Advertisement

Men charged with fraud

Banks gave millions to groups for allegedly fraudulent equipment leases with lucrative commissions for suspects.

December 20, 2007|By Barbara Diamond

Two Laguna Beach men, Adam Zuckerman, 37, and Jeff Greenough, 48, were among 23 defendants charged Nov. 7 with fraud in an FBI’s investigation into alleged multimillion-dollar leasing scams dubbed Operation Lease Fleece.

Neither man has entered a plea to date, according to Department of Justice spokesman Thom Mrozek.

Zuckerman, who owned and operated Brickbanc Capital in Costa Mesa, was charged with one count of mail fraud, Mrozek said.

“There is no indication when he will appear in court or even if he has an attorney,” Mrozek said.

Brickbanc had six to 10 employees and was also known by other names, Mrozek said.

Greenough was charged with one count of wire fraud. He worked for Peniche in Orange County. No court date has been scheduled for him.

Advertisement

Operation Lease Fleece targeted individuals in the equipment leasing industry, including loan brokers, equipment vendors and an employee of CitiCaptial, the leasing division of Citibank, which assisted the FBI in the investigation.

Citibank estimates its loss in the fraud at $9.5 million. Other victimized institutions include Wells Fargo Bank, American Enterprise Leasing, Key Bank, Bank of America and U.S. Bank. Total losses are estimated at least $20 million.

In a news release issued the day the charges were filed, the Justice Department stated some of the defendants marketed loans through companies such as Brickbanc to small businesses experiencing credit problems.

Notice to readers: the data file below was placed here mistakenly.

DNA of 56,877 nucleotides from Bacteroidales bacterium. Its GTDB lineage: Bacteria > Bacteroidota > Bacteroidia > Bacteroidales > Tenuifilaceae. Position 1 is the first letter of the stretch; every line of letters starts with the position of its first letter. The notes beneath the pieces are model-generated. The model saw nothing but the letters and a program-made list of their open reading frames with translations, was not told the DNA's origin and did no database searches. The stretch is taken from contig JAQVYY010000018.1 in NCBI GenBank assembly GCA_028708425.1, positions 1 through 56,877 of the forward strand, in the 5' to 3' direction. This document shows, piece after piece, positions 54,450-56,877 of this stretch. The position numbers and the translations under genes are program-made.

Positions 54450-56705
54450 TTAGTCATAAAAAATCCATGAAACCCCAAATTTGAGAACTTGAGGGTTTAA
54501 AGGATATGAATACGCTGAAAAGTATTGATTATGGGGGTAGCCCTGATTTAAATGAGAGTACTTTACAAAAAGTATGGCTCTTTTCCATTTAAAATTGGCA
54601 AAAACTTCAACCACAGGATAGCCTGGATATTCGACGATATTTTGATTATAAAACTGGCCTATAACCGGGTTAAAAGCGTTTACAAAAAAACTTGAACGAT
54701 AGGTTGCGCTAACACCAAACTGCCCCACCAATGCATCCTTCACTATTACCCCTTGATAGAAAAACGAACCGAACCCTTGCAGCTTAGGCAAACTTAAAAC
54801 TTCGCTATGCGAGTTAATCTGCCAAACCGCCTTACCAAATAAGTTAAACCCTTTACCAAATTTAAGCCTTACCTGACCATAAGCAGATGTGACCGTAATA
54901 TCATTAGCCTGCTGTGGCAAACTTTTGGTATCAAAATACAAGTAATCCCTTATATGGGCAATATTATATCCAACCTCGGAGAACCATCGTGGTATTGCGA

Once the businesses agreed to apply for loans, some of the defendants instead submitted equipment-lease applications to lenders. The applications, which allegedly were inflated so that the defendants could obtain lucrative “commissions” for themselves, were submitted along with false invoices that purported to document the sale of computer equipment to the small businesses.

The fraudulently documented equipment-lease applications were submitted because the qualifying criteria were less stringent than a cash loan, according to Mrozek.

After the lending institutions approved the financing, proceeds were used to make cash loans to the small businesses and to pay commissions to employees at companies such as Brickbanc, CapitalWerks in Santa Ana and others.

Hundreds of bogus equipment-lease packages with fake invoices were presented to financial institutions.

The FBI spent more than a year investigating the alleged fraudulent operations.

Charges filed against the 23 defendants included mail fraud, wire fraud and obstruction of justice.

The defendants will be summoned to make court appearance over the next several months.


Coastline Pilot Articles Coastline Pilot Articles
|
|
|